Today’s dominant music companies are software companies, too: Apple’s iTunes, Spotify and Pandora. Traditional record labels increasingly exist only to provide those software companies with content. Industry revenue from digital channels totaled $4.6 billion in 2010, growing to 29% of total revenue from 2% in 2004.
Today’s fastest growing entertainment companies are videogame makers — again, software — with the industry growing to $60 billion from $30 billion five years ago. And the fastest growing major videogame company is Zynga (maker of games including FarmVille), which delivers its games entirely online. Zynga’s first-quarter revenues grew to $235 million this year, more than double revenues from a year earlier. Rovio, maker of Angry Birds, is expected to clear $100 million in revenue this year (the company was nearly bankrupt when it debuted the popular game on the iPhone in late 2009). Meanwhile, traditional videogame powerhouses like Electronic Arts and Nintendo have seen revenues stagnate and fall.
The best new movie production company in many decades, Pixar, was a software company. Disney — Disney! — had to buy Pixar, a software company, to remain relevant in animated movies.
Photography, of course, was eaten by software long ago. It’s virtually impossible to buy a mobile phone that doesn’t include a software-powered camera, and photos are uploaded automatically to the Internet for permanent archiving and global sharing. Companies like Shutterfly, Snapfish and Flickr have stepped into Kodak’s place.
Today’s largest direct marketing platform is a software company — Google. Now it’s been joined by Groupon, Living Social, Foursquare and others, which are using software to eat the retail marketing industry. Groupon generated over $700 million in revenue in 2010, after being in business for only two years.
Today’s fastest growing telecom company is Skype, a software company that was just bought by Microsoft for $8.5 billion. CenturyLink, the third largest telecom company in the U.S., with a $20 billion market cap, had 15 million access lines at the end of June 30 –declining at an annual rate of about 7%. Excluding the revenue from its Qwest acquisition, CenturyLink’s revenue from these legacy services declined by more than 11%. Meanwhile, the two biggest telecom companies, AT&T and Verizon, have survived by transforming themselves into software companies, partnering with Apple and other smartphone makers.
LinkedIn is today’s fastest growing recruiting company. For the first time ever, on LinkedIn, employees can maintain their own resumes for recruiters to search in real time — giving LinkedIn the opportunity to eat the lucrative $400 billion recruiting industry.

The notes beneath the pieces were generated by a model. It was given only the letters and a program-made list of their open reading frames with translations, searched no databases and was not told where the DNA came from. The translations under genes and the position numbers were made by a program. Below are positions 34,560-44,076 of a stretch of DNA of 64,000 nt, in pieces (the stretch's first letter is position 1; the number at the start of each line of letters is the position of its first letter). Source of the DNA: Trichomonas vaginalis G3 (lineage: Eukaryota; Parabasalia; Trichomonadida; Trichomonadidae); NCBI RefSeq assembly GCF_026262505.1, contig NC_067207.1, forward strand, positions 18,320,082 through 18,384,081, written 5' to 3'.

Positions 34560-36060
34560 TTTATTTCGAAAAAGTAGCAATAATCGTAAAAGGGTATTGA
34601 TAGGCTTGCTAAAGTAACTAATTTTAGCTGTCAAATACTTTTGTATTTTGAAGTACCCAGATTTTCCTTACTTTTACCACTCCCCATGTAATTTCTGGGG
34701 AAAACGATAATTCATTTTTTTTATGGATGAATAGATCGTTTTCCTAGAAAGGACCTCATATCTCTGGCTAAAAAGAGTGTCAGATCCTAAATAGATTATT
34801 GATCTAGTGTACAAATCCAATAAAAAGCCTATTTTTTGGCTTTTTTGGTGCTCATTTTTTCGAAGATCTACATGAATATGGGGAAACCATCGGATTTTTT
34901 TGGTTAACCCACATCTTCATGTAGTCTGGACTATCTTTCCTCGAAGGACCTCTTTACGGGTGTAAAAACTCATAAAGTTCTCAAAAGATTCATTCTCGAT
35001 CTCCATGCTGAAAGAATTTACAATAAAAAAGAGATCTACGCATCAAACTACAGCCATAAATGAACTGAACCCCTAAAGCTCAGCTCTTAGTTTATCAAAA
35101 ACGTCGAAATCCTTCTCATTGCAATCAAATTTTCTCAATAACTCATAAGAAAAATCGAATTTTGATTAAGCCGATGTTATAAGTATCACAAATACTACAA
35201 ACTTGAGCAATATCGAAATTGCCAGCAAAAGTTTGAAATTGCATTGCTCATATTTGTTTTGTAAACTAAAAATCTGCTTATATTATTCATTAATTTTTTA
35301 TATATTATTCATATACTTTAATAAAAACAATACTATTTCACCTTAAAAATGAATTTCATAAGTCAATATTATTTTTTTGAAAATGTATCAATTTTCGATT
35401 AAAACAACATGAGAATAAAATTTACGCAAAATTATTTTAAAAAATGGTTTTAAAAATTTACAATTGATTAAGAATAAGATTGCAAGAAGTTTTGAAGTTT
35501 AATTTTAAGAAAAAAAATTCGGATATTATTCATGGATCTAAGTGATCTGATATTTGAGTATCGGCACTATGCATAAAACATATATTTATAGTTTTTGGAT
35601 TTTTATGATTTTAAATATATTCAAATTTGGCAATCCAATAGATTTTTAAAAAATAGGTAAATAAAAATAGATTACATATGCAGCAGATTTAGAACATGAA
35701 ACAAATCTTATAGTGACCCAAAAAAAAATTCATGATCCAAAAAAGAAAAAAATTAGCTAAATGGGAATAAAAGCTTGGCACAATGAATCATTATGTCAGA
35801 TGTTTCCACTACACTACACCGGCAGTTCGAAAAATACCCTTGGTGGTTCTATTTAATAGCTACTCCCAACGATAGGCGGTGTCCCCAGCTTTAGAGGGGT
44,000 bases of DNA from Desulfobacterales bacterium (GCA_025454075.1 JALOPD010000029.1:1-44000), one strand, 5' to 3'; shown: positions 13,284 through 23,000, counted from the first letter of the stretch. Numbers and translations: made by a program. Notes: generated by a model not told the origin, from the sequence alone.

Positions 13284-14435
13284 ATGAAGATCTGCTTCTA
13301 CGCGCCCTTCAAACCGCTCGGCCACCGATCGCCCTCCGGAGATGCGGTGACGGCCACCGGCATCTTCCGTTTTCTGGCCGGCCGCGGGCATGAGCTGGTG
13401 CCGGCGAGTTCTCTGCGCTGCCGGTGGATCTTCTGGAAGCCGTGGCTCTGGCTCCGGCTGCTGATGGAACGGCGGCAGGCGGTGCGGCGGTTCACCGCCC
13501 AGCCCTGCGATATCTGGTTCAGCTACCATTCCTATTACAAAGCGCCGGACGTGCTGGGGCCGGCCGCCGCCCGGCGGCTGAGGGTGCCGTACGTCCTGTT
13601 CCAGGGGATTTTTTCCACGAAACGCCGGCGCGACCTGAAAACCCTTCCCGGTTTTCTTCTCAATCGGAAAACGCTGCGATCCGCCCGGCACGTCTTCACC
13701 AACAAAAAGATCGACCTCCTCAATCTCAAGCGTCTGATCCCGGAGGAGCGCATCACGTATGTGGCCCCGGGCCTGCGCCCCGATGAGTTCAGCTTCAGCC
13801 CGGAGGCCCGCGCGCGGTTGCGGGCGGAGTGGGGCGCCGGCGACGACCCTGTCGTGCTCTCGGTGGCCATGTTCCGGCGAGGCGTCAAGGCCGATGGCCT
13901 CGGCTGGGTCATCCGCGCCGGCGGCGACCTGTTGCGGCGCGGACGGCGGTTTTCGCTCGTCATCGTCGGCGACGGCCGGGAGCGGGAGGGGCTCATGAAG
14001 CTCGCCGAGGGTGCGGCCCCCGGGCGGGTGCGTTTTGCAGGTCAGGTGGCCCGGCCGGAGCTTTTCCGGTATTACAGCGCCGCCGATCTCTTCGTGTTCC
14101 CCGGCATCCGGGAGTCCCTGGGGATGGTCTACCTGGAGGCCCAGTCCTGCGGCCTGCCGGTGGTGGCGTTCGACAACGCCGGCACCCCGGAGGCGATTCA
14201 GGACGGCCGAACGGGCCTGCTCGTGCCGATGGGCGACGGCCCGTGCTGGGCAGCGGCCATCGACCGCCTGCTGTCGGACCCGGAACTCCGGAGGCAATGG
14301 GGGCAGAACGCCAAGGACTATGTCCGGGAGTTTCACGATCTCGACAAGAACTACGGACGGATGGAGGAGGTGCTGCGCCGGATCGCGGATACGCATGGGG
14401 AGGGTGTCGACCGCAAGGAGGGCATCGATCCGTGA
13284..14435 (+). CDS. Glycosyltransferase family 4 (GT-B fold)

Software is also eating much of the value chain of industries that are widely viewed as primarily existing in the physical world. In today’s cars, software runs the engines, controls safety features, entertains passengers, guides drivers to destinations and connects each car to mobile, satellite and GPS networks. The days when a car aficionado could repair his or her own car are long past, due primarily to the high software content. The trend toward hybrid and electric vehicles will only accelerate the software shift — electric cars are completely computer controlled. And the creation of software-powered driverless cars is already under way at Google and the major car companies.
Today’s leading real-world retailer, Wal-Mart, uses software to power its logistics and distribution capabilities, which it has used to crush its competition. Likewise for FedEx, which is best thought of as a software network that happens to have trucks, planes and distribution hubs attached. And the success or failure of airlines today and in the future hinges on their ability to price tickets and optimize routes and yields correctly — with software.
Oil and gas companies were early innovators in supercomputing and data visualization and analysis, which are crucial to today’s oil and gas exploration efforts. Agriculture is increasingly powered by software as well, including satellite analysis of soils linked to per-acre seed selection software algorithms.
The financial services industry has been visibly transformed by software over the last 30 years. Practically every financial transaction, from someone buying a cup of coffee to someone trading a trillion dollars of credit default derivatives, is done in software. And many of the leading innovators in financial services are software companies, such as Square, which allows anyone to accept credit card payments with a mobile phone, and PayPal, which generated more than $1 billion in revenue in the second quarter of this year, up 31% over the previous year.
Health care and education, in my view, are next up for fundamental software-based transformation. My venture capital firm is backing aggressive start-ups in both of these gigantic and critical industries. We believe both of these industries, which historically have been highly resistant to entrepreneurial change, are primed for tipping by great new software-centric entrepreneurs.
Even national defense is increasingly software-based. The modern combat soldier is embedded in a web of software that provides intelligence, communications, logistics and weapons guidance. Software-powered drones launch airstrikes without putting human pilots at risk. Intelligence agencies do large-scale data mining with software to uncover and track potential terrorist plots.